It used to be thought that software written in assembler cannot be effectively migrated to a different processor architecture without a complete re-write. But MicroAPL's PortAsm source-level translation products can take assembler source, and port it to a new architecture, optimized to run at full native speed.
PortAsm is the leading commercial assembly-language translation tool, converting assembly-language software so that it becomes a full ‘native’ program for the target architecture. Because PortAsm can analyze the original program in detail, it is able to eliminate irrelevant side-effects of instructions during the translation process, and can also apply block level optimizations. In addition, it can automatically generate any ‘glue’ code needed to interface translated code to re-compiled high-level code, or to the operating system/kernel.
This approach has the advantage that the translated program follows the original very closely (in particular, the code flow is virtually the same), making translation very automatic in most cases. It is also straightforward to continue to maintain the code for the original target processor, which you may need to support for some time. In this mode you keep the same source-code base, and use PortAsm rather like a compiler to generate code for the new target architecture, whilst using the original assembler to continue targetting the original processor.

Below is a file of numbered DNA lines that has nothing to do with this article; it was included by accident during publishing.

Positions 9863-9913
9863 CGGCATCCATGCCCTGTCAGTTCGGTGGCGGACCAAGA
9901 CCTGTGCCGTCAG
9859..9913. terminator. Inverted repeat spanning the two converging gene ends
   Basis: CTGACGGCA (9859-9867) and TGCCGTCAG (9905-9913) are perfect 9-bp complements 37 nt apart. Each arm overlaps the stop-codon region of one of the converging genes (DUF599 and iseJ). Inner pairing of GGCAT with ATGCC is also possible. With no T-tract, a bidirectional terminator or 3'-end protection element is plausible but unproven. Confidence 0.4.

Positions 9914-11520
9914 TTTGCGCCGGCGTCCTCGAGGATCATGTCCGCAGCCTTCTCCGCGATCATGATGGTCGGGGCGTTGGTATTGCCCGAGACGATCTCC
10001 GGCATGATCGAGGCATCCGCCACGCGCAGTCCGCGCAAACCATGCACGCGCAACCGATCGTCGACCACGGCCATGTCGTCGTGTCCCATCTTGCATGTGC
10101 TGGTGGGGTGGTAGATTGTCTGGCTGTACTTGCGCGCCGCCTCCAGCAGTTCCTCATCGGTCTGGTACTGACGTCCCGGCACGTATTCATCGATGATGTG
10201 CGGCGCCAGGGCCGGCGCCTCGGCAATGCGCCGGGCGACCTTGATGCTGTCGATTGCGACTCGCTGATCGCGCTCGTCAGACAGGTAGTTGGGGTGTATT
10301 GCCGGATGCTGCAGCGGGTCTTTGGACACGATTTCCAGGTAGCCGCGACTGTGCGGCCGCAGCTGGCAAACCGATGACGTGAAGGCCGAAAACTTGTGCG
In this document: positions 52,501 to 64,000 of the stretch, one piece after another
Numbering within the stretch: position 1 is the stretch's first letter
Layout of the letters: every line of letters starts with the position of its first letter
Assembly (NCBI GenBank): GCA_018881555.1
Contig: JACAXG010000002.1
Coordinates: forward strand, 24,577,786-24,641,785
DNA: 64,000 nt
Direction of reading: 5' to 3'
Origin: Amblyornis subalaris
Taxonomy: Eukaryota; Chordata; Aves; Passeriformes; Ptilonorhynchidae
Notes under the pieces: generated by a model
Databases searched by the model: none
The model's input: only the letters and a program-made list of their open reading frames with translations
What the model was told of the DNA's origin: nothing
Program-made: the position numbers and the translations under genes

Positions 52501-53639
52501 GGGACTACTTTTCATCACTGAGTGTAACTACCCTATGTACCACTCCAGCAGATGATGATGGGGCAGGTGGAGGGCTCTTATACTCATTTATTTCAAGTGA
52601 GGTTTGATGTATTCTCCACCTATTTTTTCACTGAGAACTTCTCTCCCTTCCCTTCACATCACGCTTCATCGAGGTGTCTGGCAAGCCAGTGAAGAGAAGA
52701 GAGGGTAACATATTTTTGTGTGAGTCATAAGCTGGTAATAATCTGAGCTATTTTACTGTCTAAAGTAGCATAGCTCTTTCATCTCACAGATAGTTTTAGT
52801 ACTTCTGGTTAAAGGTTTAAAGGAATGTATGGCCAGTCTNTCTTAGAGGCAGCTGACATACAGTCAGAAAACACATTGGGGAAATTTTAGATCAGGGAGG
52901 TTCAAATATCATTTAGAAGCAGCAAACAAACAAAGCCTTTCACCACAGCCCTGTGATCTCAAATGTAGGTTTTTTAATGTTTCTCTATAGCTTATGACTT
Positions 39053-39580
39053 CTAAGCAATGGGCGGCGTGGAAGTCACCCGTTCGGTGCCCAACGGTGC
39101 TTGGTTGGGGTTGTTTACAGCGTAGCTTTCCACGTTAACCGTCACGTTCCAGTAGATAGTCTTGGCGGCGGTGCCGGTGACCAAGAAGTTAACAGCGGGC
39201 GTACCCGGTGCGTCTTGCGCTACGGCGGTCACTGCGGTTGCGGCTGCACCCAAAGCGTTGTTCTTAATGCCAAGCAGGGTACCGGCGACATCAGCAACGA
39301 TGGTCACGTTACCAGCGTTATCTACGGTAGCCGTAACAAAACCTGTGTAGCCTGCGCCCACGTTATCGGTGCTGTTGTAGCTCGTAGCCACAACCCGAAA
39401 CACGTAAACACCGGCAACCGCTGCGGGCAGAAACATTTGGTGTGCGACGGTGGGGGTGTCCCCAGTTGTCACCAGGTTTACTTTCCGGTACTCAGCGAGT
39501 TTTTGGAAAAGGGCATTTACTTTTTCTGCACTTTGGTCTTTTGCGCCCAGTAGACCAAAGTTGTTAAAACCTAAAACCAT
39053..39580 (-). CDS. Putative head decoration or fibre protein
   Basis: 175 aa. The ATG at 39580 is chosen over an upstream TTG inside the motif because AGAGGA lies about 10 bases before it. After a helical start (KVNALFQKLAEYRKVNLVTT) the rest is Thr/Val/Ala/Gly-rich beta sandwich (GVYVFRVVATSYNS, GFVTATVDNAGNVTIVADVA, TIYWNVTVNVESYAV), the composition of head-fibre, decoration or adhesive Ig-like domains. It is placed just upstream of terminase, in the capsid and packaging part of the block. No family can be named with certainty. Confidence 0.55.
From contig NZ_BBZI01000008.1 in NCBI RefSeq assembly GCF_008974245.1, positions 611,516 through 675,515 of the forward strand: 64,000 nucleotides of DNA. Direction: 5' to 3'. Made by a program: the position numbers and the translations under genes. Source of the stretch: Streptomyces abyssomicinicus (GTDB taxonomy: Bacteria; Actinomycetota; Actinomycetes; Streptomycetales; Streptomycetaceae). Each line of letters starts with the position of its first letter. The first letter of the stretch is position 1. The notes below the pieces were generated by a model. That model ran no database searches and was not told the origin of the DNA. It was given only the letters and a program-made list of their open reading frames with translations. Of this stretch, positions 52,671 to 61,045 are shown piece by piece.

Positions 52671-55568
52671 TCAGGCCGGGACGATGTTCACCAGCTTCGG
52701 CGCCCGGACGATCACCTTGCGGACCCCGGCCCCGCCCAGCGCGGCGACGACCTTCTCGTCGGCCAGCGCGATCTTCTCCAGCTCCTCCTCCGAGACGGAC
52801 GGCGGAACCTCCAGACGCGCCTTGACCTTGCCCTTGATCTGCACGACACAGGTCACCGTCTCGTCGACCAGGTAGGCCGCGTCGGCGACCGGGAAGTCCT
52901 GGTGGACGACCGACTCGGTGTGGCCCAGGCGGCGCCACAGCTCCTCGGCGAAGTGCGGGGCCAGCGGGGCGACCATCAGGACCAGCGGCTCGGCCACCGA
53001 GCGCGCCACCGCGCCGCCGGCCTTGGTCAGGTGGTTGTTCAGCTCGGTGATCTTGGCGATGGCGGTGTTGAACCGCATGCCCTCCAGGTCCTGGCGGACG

PortAsm has been used at organizations all over the world since the mid-nineties, successfully translating many millions of lines of mission-critical assembler. Current versions include:
PortAsm/68K for POWER Architecture - Translates general and embedded 680x0 family assembly-language software to the POWER Architecture
PortAsm/86 for POWER Architecture - Translates 80x86 family assembly-language software to the POWER Architecture
PortAsm/68K for 80x86 - Translates 680x0, CPU32 and CPU32+ assembly-language software to the 80x86 architecture
In addition PortAsm exists in a number of versions for older processor architectures.
See here if you have assembler code for a source or target architecture not listed here.